[One major obstacle arose last year when The California Catholic Bishop’s conference provided $300,000 to help support Proposition 22. Under the proposition, which was apporoved, “Only marriage between a man and a women is valid or recognized in California.” Scores of members left the archdiocesan organization.]

Lesbian Catholic Marilyn Piers of the St. Matthew’s, Long Beach, group didn’t walk away, but the episcopal war chest was a problem for her. An attendee at the St. Dominic’s liturgy, she said that while she still supports her parish, she stopped contributing to archdiocesan activities. “I didn’t want them spending my money to fight me,” she said.

The church’s war chest was a major difficulty, too, for Liuzzi, 11 years at the helm, and the ministry’s third director. He publicly attacked the decision because it allied the Catholic bishops with “Mormons, Dr. James Dobson and others who certainly do not share our understanding -- doctrinal, pastoral or otherwise about homosexuality -- and clearly are involved in a totally anti-gay agenda.”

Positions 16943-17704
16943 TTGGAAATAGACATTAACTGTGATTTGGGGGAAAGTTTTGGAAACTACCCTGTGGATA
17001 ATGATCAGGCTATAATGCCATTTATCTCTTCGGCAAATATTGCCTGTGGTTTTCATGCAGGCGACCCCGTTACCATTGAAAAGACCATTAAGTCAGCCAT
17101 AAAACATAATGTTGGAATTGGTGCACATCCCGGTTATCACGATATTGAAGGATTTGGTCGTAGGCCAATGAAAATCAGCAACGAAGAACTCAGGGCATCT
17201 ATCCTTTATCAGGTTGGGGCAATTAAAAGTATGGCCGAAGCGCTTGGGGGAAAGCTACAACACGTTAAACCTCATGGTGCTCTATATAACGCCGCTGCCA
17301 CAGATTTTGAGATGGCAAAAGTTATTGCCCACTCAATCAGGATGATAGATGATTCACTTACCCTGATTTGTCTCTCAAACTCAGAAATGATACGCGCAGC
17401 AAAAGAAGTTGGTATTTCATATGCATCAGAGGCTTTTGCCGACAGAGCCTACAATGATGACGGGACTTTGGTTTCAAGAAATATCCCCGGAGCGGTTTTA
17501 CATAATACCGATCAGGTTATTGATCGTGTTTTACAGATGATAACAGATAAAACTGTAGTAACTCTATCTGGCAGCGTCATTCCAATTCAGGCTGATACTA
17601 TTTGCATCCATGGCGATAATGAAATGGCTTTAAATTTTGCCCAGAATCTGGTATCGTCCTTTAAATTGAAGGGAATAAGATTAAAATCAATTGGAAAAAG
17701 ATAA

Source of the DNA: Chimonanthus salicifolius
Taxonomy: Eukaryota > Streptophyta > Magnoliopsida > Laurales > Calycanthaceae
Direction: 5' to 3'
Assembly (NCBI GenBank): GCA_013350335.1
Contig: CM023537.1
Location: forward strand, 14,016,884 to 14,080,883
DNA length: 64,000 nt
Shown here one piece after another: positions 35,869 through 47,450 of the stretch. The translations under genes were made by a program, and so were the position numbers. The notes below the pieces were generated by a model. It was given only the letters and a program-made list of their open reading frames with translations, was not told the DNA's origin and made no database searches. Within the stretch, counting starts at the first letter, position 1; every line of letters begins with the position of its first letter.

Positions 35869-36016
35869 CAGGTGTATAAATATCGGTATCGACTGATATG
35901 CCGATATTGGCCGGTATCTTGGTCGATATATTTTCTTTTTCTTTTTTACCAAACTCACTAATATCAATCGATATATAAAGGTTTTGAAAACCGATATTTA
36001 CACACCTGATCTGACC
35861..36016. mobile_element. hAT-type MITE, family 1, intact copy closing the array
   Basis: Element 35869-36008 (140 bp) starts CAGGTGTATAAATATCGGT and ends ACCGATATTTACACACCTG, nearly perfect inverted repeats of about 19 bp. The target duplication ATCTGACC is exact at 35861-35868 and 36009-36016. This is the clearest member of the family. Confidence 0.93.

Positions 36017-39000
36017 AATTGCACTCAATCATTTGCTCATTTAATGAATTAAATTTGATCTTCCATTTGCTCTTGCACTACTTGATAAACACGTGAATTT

Dobson is founder of a conservative organization, Focus on the Family, which is stridently anti-homosexual.

Summarizing the ministry, Liuzzi said, “I’ve come to appreciate that in 1986 Cardinal Mahony was very astute. There’s a large gay community in Los Angeles, true of all port cities in the country. And he saw that pastorally and politically this was a concern. The key, though, I think was his desire to never separate the gay and lesbian Catholic from ordinary parish life. That’s why it’s ministry with not ministry to.”

To Liuzzi, the ministry’s bottom line is that lesbian and gay Catholics are baptized people, “and the church, having baptized them, has an obligation to them, and they to the church. If someone’s gay, we’re not talking about a choice, it’s something that’s discovered. The bottom line is that we’re not following a sergeant. Like the rest of the church, we’re following the Lord in a relationship. We do the best we can, and that should be sufficient -- the rest is God’s love and mercy that saves us.”